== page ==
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African glory in Molori

African glory in Molori

Opened in 2007, Molori Safari Lodge has become top choice for a string of A-list safari fans, from Kate Moss to Lily Allen. BTN takes a peak inside South Africa’s most talked about luxury lodge.

As the eyes of the world turn to South Africa in the build-up to FIFA 2010, the next seven months will provide a once-in-a-lifetime opportunity for the nation’s travel and tourism industry to showcase its wonders to the world.

Next year will undoubtedly serve as a catalyst for South Africa’s tourism economy, and keep it on the ascendancy whilst the rest of the world struggles in the downturn.

What is even more important, however, is how the legacy created by FIFA 2010 will enable the nation to reap long-lasting rewards, and how it will help transform fantastic local tourism products into globally-recognised brands.


Perhaps South Africa’s finest tourism attraction is its safaris – that blend of big game, big scenery and luxury facilities is a magical experience that everyone should sample at least once in their lifetime.

Whilst South Africa is home to hundreds of safari lodges, one of the nation’s most luxurious is Molori, a private game reserve with an abundance of game, and wonderful views of an expansive valley set against a backdrop of the Dwarsberg Mountains.

Situated 400kms northwest of Johannesburg, Molori has an overwhelming sense of being the real Africa – an Africa of rolling scorched savannah land where rhinos and zebras are drawn to water, and the roar of lions rips through the silence.

The reserve is only 400kms northwest of Johannesburg, making it easily accessible from an international gateway (and Host City of FIFA 2010) whilst enjoying the solitude and awe-inspiring scenery of timeless Africa.

This five-suite retreat was built in 2002 in the heart of the 75,000-hectare malaria-free Madikwe Game Reserve, originally as a family retreat, with a secret history as a meeting place for African heads of state. In 2007, the owners decided to open the property to the public, transforming it into the intimate, local-chic lodge it is today.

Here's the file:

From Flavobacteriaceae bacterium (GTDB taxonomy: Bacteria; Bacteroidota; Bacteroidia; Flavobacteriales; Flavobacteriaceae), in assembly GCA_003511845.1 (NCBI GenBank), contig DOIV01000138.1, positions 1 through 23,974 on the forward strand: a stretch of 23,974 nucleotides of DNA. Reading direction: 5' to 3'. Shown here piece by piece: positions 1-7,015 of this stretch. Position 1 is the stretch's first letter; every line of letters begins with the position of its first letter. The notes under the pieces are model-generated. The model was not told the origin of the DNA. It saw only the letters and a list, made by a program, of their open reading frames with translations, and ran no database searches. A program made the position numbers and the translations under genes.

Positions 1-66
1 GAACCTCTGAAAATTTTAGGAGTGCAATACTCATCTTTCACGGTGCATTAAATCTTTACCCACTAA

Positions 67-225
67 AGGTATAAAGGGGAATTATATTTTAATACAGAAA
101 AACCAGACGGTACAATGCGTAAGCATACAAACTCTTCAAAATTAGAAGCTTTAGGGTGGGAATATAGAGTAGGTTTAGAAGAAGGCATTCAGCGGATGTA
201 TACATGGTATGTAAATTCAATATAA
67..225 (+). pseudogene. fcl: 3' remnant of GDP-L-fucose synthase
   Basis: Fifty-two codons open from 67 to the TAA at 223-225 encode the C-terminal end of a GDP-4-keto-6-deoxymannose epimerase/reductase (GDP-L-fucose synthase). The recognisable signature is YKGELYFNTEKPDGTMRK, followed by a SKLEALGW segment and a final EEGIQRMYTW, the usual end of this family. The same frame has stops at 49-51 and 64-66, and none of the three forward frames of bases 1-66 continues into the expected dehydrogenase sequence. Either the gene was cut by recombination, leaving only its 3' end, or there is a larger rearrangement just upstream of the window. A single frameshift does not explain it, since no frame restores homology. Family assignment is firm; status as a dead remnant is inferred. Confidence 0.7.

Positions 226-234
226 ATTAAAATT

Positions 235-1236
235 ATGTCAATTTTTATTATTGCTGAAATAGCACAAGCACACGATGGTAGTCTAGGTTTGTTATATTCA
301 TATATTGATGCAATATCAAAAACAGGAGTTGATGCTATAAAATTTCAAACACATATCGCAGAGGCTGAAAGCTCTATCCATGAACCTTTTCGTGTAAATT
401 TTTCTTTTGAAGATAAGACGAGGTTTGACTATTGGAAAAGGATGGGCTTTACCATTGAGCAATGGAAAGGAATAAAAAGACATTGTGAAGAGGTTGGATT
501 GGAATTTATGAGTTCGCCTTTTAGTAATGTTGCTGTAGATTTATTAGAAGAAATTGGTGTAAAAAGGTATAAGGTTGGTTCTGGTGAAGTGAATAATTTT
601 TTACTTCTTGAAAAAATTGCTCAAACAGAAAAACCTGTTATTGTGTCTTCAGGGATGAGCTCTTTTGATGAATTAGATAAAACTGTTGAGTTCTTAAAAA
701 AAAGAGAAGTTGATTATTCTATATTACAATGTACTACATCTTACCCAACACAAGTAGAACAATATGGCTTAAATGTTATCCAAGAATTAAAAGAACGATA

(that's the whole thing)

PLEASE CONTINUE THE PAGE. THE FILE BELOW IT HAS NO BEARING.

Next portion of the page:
Now it has become top choice for a string of A-list safari fans, from Kate Moss to Lily Allen.

Catering to the discerning traveller in search of absolute privacy, relaxation and a genuine connection to their local surroundings, Molori Safari Lodge is anything but a typical safari camp.

Guests who have experienced much and expect the very best will find in Molori a retreat without the pretence – one whose essence stems from extraordinary personalised service, style and comfort.

Everywhere you look there’s an exquisite and unusual touch – local-chic interiors to soothe guests with neutral palates, streaming natural light and exceptional furniture by Fendi, Kenneth Cobonpue and Philipp Plein.

But Molori is not resting on style alone to distinguish it from its competitors. Its intimate size helps foster the guests-as-family feeling, but it’s really the warmth of staff.

The Molori experience is about every need being anticipated from beginning to end and is continuously evolving to provide repeat guests with a fresh perspective. The lodge strives to maintain personal relationships with each guest – before, during and well after the experience – from arranging a personal VIP airport greeting to providing highly-customised game drives and gourmet meals in unique settings.